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Unveiling George B. Vashon, Esq.: Pioneering as New York State’s First Black Lawyer

“Initially, SPRING arrived from the Southern bowers, scattering fragrant flowers along her sunny path, awakening the still brook from its torpor, and releasing the captive lake from its icy restraints. She then graciously handed over the reins to SUMMER’s warmer embrace. The Earth, rejoicing in this gentle transition, glowed like a painting touched by an artist’s brush, growing lovelier with each passing day until AUTUMN took control. AUTUMN, in her quest to enhance the scenery, painted each leaflet’s vibrant green with rich brown hues, casting a melancholic yet beautiful smile over the land before yielding to the grasp of WINTER. WINTER, devoid of warmth or kindness, summoned blizzards in envious fury, knowing she could not match the splendor of Spring, Summer, or Autumn. Spitefully, she blew her freezing breath over all, attempting to smother the Earth under her snowy veil.”

George B. Vashon penned this poignant poem in 1846 in Pittsburgh, Pennsylvania, just before the onset of the Mexican War and five years prior to his settlement in Syracuse.

Vashon’s writings, featured in Horace Greeley’s New York Tribune, were prefaced with the words, “the following beautiful passage…written by George Vashon, a colored young man.”

Unfortunately, societal prejudices of the era led to the novelty of a talented Black writer like Vashon, reminiscent of the challenges faced by the enslaved Bostonian poet, Phyllis Wheatley. Greeley, an ardent abolitionist who later played a key role in founding the Republican Party, highlighted Vashon’s race partly to combat these prevailing biases.

Like his contemporary Frederick Douglass, Vashon dedicated his life to dispelling these racist misconceptions and stereotypes. He made history by becoming the first Black individual to pass the bar exam in New York State two years after his poem appeared in the Tribune.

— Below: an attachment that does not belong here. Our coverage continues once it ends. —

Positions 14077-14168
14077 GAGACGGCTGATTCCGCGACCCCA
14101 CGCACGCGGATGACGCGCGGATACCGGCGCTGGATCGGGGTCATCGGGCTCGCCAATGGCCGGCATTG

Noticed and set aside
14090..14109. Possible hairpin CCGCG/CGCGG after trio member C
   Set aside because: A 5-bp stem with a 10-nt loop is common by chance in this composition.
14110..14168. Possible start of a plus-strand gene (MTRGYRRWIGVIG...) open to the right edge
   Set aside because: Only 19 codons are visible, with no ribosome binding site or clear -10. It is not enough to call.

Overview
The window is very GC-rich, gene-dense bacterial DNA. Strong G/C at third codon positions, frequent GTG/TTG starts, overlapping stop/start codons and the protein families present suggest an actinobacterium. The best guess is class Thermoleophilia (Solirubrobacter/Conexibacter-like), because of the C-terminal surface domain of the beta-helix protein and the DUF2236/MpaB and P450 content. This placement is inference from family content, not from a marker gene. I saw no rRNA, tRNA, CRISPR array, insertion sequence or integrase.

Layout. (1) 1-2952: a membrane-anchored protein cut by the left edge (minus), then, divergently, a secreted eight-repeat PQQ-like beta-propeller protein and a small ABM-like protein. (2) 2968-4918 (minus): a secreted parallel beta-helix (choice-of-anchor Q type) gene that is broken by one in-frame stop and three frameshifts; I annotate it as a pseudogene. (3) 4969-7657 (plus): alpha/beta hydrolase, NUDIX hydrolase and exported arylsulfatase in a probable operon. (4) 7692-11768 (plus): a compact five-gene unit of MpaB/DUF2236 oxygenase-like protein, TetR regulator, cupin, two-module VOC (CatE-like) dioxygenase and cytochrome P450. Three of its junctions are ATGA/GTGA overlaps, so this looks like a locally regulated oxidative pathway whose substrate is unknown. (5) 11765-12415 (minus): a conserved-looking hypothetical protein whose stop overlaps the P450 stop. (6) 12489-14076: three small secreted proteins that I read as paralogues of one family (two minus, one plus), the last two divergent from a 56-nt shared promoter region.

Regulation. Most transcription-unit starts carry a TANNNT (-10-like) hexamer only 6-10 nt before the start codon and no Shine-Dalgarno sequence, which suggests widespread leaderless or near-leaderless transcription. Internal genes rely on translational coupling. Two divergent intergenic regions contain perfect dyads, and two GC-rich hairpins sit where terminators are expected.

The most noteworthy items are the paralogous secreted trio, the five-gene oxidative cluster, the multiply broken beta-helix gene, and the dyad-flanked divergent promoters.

Born in Carlisle, Pennsylvania, in 1824, George Vashon was raised in a household that valued self-reliance, community engagement, education, and abolitionist principles. His father, John Vashon, a barber, established a school in Pittsburgh in 1832 to educate the Black community, who were excluded from the city’s public schools.

George VashonAn advertisement for Vashon’s Syracuse Law Office in the Empire Block on Clinton Square. Provided by Onondaga Historical Association

George excelled academically, enrolling at Oberlin College in 1840 and becoming the first Black male graduate in 1844. Upon returning to Pittsburgh, he studied law under Hon. Walter Forward and sought admission to the Pennsylvania bar in 1847, a request that was unjustly denied despite Forward’s support.

His exclusion garnered attention during a period of heightened debates on slavery and civil rights. The New York Tribune reported in 1847 that Vashon, a man of exceptional talent and impeccable character, was rejected due to the color of his skin, sparking outrage over the racial discrimination he faced.

Disheartened, Vashon contemplated relocating to Haiti, a country that intrigued him. However, he made history once more on January 10, 1848, as the first Black man admitted to the New York State bar. His achievement reverberated in abolitionist circles, including Frederick Douglass’s The North Star, where Vashon served as a correspondent.

After spending time in Haiti, Vashon returned to Pittsburgh in 1850 amidst a tumultuous political climate shaped by the Fugitive Slave Act and the aftermath of the Mexican War. Disillusioned with Pittsburgh’s atmosphere, he moved to Syracuse later that year, a pivotal moment in his legal career.

Syracuse, renowned for its active abolitionist community led by Rev. Jermain Loguen, provided Vashon with a platform to engage in anti-slavery efforts. He joined the city’s Vigilance Committee, opposed the Fugitive Slave Act, and played a significant role in the Liberty Party, running for attorney general under its banner.

In October 1851, Vashon participated in the dramatic rescue of “Jerry” from captivity, an act of civil disobedience that reverberated nationally. He remained an influential figure in Syracuse’s abolitionist circles, actively participating in conventions, debates, and community events.

Vashon’s legacy continued as he took a teaching position at New York Central College, becoming one of the first Black professors at a collegiate-level institution, further cementing his place in history.